The OECD has been engaged, since 2002, in a series of activities to promote research in Russian universities and to improve the management of intellectual property in partnership with the Ministry of Education and Science.
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This Country Background Report for the United Kingdom was prepared for the Department for Education and Skills as an input to the OECD Thematic Review of Tertiary Education.
This paper analyses various characteristics of the French labour market that may explain the low utilisation of labour potential.
This Seminar formed part of the core CERI work on futures thinking and the Schooling for Tomorrow project. The Seminar explored and developed as the over-arching seminar theme the connections between futures thinking, and governance, policy formulation and decision-making in education,
The recognition of non-formal and informal learning is an important means for making the ‘lifelong learning for all’ agenda a reality and, subsequently, for reshaping learning to better match the needs of the 21st century knowledge economies and open societies.
School leaders in OECD countries are facing pressures with the rising expectations for schools and schooling in the knowledge society. As countries aim to transform their educational systems to prepare all young people with the knowledge and skills needed in this changing world, the roles and expectations for school leaders have changed radically. They are no longer expected to be merely good managers; but actually school leadership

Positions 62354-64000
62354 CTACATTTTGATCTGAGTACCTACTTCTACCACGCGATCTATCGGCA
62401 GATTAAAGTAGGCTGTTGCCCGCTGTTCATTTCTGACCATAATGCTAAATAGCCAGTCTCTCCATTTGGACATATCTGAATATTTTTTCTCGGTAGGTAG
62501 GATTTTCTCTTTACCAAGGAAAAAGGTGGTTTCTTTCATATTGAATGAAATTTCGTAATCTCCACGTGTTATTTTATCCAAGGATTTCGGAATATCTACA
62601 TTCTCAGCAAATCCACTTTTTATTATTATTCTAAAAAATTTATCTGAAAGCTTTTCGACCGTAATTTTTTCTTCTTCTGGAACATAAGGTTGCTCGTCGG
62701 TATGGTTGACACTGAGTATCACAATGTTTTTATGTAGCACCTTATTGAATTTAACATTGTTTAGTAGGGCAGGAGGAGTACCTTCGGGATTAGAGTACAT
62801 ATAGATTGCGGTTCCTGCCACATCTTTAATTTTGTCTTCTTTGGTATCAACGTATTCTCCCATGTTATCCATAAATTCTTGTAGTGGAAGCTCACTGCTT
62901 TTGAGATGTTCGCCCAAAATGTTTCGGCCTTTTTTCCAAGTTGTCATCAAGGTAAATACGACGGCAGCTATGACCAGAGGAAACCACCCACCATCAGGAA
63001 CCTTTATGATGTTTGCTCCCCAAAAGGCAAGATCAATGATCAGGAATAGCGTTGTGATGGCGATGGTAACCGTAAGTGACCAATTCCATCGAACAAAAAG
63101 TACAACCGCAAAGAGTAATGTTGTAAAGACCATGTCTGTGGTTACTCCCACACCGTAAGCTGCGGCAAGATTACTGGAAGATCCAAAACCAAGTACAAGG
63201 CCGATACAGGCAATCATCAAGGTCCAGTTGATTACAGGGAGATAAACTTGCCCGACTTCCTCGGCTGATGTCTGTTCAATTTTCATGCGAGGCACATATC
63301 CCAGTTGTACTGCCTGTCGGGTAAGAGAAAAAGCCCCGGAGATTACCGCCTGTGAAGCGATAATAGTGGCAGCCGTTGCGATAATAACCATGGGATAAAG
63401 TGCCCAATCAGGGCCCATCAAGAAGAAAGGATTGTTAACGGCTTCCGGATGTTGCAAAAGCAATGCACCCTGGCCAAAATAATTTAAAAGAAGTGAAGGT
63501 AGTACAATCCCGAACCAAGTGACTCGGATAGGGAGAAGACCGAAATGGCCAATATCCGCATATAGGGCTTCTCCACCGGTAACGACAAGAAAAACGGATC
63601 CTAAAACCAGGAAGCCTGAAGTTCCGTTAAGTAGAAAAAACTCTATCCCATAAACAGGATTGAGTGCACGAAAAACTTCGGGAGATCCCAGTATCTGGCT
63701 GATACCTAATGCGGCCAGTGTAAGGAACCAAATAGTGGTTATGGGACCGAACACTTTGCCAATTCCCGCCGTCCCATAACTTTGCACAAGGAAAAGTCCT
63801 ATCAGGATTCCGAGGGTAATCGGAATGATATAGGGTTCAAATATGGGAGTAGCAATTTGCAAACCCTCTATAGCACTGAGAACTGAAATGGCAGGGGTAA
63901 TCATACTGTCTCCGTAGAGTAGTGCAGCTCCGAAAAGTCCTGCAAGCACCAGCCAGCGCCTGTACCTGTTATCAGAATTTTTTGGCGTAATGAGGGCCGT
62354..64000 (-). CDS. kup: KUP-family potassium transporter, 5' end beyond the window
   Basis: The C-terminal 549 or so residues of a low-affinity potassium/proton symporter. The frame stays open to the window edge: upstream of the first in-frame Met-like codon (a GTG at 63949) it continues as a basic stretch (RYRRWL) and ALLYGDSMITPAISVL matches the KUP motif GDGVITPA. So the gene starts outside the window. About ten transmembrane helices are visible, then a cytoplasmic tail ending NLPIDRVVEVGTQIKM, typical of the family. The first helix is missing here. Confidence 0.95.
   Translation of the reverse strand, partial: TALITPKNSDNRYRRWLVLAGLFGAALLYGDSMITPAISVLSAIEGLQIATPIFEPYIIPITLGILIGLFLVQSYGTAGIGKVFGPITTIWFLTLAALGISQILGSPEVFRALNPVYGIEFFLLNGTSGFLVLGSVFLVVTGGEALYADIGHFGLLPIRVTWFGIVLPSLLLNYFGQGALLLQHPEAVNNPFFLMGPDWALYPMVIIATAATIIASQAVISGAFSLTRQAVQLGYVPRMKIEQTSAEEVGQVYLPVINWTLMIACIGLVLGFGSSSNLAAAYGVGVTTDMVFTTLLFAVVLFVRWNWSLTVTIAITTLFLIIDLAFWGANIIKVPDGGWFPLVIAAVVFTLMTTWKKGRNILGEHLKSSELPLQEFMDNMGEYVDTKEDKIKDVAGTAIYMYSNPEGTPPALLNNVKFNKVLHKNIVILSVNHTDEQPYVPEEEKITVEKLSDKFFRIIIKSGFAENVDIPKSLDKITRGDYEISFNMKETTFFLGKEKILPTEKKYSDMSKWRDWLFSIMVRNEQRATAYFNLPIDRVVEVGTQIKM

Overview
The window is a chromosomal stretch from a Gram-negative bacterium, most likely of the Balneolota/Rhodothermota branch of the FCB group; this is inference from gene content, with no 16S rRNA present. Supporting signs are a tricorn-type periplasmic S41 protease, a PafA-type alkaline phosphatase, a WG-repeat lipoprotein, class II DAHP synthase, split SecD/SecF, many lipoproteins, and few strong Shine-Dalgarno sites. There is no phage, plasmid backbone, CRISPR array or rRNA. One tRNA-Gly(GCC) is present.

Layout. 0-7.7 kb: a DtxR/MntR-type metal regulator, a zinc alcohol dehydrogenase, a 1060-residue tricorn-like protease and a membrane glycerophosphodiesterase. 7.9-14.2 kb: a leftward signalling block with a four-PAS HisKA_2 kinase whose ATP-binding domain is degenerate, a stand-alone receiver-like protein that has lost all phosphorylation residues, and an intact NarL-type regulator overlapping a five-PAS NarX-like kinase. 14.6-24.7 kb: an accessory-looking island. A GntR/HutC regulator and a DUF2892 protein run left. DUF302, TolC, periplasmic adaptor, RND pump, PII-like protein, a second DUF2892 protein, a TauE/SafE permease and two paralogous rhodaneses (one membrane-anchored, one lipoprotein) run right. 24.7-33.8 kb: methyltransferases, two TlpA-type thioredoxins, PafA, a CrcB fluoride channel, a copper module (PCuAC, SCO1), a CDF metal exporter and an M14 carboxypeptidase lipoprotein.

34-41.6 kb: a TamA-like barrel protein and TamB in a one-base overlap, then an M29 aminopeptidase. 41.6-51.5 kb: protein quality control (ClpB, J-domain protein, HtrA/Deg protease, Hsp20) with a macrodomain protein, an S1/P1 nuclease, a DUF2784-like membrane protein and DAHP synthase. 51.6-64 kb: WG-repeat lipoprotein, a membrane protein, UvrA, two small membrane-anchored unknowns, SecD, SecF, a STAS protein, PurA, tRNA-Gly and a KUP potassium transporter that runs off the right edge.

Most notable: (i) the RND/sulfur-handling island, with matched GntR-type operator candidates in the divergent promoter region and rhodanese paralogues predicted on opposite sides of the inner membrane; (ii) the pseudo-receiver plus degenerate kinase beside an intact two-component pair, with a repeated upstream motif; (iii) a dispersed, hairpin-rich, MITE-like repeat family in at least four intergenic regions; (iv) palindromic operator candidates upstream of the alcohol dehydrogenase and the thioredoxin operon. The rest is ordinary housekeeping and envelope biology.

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This Country Background Report for Japan was prepared by the Higher Education Bureau of the Ministry of Education, Culture, Sports, Science and Technology as an input to the OECD Thematic review of Tertiary Education.
The purpose of this paper is to quantify the problems resulting from the inadequate coverage of the PISA target population in the Austrian PISA 2000 assessment and to establish adjustments that could be used to correct for this and thus to allow reliable comparisons between the 2000 and 2003 data.
This publication reveals a number of interesting examples of innovative programmes using ICT that can increase access to learning by the disadvantaged. The papers show that ICT can be one way -- but by no means the only way -- to improve pathways to learning.
The aims of this international seminar were to identify current challenges and opportunities in the field of higher education facilities, to examine important trends that will influence the planning, design and management of higher education facilities, to compare experiences and share best practices, and to learn about new approaches.